Our own politicians here in Ireland only this week cancelled a photo op where the respective departments would brandish gold stars making their achievements during their brief tenure in power. From a quick glance this seems to amount to doing what they are told by the Troika and blaming the rest of the problems on the last shower of chancers and ne’er do-wellers that sat in power. Our government is at pains to tell us of the drain on the nation’s resources that is benefit fraud and is encouraging us to be vigilant and to report any possible fraud. (www.irishtimes.com/newspaper/frontpage/2012/0216/1224311854911.html) This is what our friends in the political game call a “bait and switch”, you get everyone suspicious of their neighbours and distract them from the people who are really selling us down the river.

It is a worrying trend as we see more and more right wing governments coming to power that it seems to be perfectly acceptable to poke fun and laugh at the lower rungs of society. Whether it is My Big Fat Gypsy Wedding, Tallafornia, Geordie Shore or this particularly tasteless number from Paddy Power bookmakers(http://www.youtube.com/watch?v=Yu5Q86V8lT4&oref=http%3A%2F%2Fwww.youtube.com%2Fresults%3Fsearch_query%3Dpaddy%2Bpower%2Bchav), there seems to be a willingness to sneer at cartoonish representations of the lower rungs of society and portray them all so thieving layabouts with an inability to control their base urges. I guess it is supposed to ease our guilt about the savage cuts to public services that will have genuinely tragic consequences on those who rely on them the most.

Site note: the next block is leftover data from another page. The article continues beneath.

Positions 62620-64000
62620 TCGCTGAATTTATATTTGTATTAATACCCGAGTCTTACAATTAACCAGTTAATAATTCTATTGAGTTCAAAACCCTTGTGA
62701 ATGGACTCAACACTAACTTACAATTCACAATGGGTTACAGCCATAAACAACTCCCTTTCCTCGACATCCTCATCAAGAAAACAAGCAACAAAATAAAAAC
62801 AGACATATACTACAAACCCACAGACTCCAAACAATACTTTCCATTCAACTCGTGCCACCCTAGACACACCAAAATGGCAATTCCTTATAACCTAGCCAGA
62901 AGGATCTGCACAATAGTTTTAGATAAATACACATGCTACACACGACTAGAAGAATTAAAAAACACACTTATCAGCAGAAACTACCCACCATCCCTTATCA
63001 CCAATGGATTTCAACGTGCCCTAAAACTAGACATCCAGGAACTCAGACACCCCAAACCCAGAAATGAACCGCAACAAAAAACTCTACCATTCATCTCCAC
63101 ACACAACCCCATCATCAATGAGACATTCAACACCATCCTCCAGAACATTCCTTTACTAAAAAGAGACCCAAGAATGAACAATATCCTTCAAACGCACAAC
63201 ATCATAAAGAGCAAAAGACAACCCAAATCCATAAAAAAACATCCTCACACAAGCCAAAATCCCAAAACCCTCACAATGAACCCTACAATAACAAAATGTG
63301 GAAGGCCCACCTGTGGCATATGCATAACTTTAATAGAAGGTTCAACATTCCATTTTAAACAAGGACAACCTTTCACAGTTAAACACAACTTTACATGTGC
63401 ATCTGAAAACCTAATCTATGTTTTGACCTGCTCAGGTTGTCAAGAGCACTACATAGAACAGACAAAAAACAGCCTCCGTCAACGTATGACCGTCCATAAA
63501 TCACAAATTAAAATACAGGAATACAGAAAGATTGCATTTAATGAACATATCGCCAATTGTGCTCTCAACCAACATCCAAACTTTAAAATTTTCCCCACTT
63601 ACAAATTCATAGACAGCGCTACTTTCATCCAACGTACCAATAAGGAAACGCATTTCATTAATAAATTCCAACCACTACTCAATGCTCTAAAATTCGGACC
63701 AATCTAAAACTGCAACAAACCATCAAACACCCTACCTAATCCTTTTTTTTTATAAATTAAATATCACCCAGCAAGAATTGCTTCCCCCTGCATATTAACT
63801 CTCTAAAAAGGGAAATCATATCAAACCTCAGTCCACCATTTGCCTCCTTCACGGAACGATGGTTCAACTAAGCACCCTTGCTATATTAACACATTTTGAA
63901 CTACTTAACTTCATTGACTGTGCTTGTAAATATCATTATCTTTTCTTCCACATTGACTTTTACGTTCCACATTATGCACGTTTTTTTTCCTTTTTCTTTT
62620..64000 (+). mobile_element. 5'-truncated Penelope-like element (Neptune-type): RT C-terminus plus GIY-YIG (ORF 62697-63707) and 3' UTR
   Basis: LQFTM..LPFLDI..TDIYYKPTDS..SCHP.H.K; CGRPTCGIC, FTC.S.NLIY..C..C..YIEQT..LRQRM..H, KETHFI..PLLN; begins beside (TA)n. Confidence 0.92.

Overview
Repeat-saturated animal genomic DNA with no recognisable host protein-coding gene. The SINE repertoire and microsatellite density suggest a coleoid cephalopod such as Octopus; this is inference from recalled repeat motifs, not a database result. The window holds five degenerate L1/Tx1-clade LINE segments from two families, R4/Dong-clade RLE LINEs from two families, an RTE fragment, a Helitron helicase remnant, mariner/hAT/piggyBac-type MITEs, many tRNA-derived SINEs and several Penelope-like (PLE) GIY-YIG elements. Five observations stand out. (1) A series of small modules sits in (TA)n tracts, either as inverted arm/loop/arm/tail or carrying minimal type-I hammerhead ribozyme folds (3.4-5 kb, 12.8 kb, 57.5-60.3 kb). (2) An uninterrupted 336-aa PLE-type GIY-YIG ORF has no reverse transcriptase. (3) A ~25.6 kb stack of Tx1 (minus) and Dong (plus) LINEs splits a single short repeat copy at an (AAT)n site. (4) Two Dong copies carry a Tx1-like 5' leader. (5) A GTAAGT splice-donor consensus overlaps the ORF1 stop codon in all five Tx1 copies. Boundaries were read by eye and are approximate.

I firmly believe that a healthy dose of cynicism is essential to getting through this life. Now even more so than ever, the ruling elites have nearly had the rug pulled out from underneath them and the 99% are rumbling. The internet and social media can create and destroy stars and causes in the flash of an eye. Who is to know if someone is being straight with you anymore? (Apart from me of course)


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About finishedatlast

All round good egg, strong in the tackle with a fetching line in facial hair

4 responses to “Spin and stop”

  1. ryanyllek says :

    Well said. This is a particularly provocative topic and one which hopefully you will delve into further. Propaganda is an amazing process.

    I think you’ve hit upon an important point also in drawing the parallel between the “Invisible Children” campaign and state campaigns – it just goes to show how most governments are not truly of or for “the people”. They are, like Invisible Children, and as we have seen recently from the Mahon Tribunal, a private crew. What we think is democracy is, in fact, a sham.